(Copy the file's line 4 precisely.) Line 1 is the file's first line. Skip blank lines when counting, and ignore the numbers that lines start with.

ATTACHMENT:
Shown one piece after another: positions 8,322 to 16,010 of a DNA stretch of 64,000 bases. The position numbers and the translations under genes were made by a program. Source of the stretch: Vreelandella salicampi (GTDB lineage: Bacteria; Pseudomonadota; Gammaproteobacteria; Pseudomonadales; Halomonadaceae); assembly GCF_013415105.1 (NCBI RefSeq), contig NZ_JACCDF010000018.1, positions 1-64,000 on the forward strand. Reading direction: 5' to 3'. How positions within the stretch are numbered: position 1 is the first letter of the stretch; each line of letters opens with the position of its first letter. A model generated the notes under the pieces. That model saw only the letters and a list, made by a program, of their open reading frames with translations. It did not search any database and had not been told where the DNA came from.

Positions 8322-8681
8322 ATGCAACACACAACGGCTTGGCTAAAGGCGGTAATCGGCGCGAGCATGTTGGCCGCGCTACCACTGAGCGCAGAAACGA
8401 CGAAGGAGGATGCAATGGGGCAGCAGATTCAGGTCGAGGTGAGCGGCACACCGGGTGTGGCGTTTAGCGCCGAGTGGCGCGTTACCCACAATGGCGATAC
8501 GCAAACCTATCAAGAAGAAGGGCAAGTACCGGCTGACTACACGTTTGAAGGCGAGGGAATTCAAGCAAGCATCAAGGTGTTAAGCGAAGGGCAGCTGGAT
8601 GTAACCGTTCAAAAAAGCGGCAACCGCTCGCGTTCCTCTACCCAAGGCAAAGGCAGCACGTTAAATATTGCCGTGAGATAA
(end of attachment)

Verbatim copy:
8401 CGAAGGAGGATGCAATGGGGCAGCAGATTCAGGTCGAGGTGAGCGGCACACCGGGTGTGGCGTTTAGCGCCGAGTGGCGCGTTACCCACAATGGCGATAC